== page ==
A decline of public morals in the United States will probably be marked by the abuse of the power of impeachment as a means of crushing political adversaries or ejecting them from office.
… Alexis de Tocqueville, 1835
No Public Evidence of High Crimes
David B. Rivkin Jr. and Elizabeth Price Foley explain in the WSJ:
- Democrats have discarded the Constitution, tradition and basic fairness merely because they hate Mr. Trump.
- Because the House has not properly begun impeachment proceedings, the president has no obligation to cooperate.
- The courts also should not enforce any purportedly impeachment-related document requests from the House. (A federal district judge held Friday that the Judiciary Committee is engaged in an impeachment inquiry and therefore must see grand-jury materials from special counsel Robert Mueller’s investigation, but that ruling will likely be overturned on appeal.)
- The House cannot cure this problem simply by voting on articles of impeachment at the end of a flawed process.
The Senate’s power—and obligation—to “try all impeachments” presupposes that the House has followed a proper impeachment process and that it has assembled a reliable evidentiary basis to support its accusations. The House has conspicuously failed to do so. Fifty Republican senators have endorsed a resolution sponsored by Judiciary Committee Chairman Lindsey Graham urging the House to “vote to open a formal impeachment inquiry and provide President Trump with fundamental constitutional protections” before proceeding further.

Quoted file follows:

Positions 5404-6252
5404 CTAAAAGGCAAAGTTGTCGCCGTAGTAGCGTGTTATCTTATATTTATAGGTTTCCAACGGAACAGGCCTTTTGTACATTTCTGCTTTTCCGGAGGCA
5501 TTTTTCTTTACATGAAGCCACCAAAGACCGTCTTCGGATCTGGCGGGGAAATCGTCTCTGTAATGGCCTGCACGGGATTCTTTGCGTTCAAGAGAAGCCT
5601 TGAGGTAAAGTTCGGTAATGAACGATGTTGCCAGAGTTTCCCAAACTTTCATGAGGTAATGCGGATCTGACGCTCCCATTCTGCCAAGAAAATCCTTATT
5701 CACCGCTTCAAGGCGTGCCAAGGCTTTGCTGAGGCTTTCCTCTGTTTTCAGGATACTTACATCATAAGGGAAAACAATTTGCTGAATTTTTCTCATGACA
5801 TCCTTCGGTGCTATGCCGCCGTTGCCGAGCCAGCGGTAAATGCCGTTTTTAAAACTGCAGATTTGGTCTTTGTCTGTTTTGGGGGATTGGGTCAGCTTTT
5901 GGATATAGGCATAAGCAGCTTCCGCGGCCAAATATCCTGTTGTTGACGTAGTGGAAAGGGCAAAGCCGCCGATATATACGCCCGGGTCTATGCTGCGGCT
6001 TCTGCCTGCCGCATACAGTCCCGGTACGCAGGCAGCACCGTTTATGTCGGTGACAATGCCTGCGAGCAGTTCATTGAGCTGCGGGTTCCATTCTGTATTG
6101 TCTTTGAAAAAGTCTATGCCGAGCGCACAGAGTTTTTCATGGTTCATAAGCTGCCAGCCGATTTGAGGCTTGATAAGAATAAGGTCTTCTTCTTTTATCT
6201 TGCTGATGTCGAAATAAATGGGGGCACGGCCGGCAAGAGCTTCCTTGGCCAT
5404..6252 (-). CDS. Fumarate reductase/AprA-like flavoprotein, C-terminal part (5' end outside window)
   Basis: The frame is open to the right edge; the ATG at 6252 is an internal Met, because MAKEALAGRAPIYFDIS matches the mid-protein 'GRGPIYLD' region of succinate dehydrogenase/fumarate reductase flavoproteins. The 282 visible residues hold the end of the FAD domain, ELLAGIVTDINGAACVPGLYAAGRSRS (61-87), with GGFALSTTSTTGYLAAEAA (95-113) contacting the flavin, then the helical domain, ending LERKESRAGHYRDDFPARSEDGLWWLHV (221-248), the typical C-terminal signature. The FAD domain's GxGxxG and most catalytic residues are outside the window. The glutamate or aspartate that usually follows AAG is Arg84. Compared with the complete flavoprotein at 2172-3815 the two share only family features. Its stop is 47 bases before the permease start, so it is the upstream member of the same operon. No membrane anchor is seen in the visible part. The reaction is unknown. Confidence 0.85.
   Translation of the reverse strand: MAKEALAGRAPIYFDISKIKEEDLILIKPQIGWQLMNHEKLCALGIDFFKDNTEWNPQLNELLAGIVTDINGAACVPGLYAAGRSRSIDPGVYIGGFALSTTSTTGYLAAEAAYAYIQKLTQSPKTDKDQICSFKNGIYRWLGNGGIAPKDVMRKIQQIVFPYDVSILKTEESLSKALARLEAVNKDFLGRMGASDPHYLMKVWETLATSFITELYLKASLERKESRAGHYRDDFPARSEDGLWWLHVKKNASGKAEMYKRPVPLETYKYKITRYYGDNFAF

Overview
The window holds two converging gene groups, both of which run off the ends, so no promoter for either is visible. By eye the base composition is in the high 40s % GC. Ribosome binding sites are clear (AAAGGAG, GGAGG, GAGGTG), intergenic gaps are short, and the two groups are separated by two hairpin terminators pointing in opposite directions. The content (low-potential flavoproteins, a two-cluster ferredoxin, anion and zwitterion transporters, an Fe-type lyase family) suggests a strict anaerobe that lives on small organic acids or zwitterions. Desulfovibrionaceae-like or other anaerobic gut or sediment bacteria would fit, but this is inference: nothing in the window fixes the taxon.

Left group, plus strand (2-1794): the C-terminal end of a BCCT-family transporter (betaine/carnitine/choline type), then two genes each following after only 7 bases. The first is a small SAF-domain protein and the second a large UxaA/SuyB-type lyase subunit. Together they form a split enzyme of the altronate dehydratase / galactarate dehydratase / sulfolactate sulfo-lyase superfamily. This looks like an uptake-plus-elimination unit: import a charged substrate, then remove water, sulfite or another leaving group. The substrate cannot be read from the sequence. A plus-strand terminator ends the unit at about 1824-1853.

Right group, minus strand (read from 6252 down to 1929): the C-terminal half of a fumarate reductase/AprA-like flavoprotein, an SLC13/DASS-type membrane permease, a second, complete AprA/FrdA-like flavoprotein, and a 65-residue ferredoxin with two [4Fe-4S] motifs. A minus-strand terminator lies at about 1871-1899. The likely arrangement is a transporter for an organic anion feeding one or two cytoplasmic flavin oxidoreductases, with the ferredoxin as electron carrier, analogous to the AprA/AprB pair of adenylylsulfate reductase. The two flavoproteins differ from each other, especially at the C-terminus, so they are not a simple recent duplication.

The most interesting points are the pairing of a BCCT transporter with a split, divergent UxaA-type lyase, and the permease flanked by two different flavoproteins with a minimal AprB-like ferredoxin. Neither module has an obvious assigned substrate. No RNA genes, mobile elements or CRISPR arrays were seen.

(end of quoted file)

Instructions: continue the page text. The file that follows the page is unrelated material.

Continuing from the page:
If the House fails to heed this call immediately, the Senate would be fully justified in summarily rejecting articles produced by the Pelosi-Schiff inquiry on grounds that without a lawful impeachment in the House, it has no jurisdiction to proceed.
Overruling the Constitutional Process
What House Democrats are doing is not only unfair to Mr. Trump and a threat to all his successors. It is an attempt to overrule the constitutional process for selecting the president and thus subvert American democracy itself. For the sake of the Constitution, it must be decisively rejected.
If Mr. Trump’s policies are unpopular or offensive, the remedy is up to the people, not Congress.
Mr. Rivkin and Ms. Foley practice appellate and constitutional law in Washington. He served at the Justice Department and the White House Counsel’s Office during the Reagan and George H.W. Bush Administrations. She is a professor of constitutional law at Florida International University College of Law.
Read more here.
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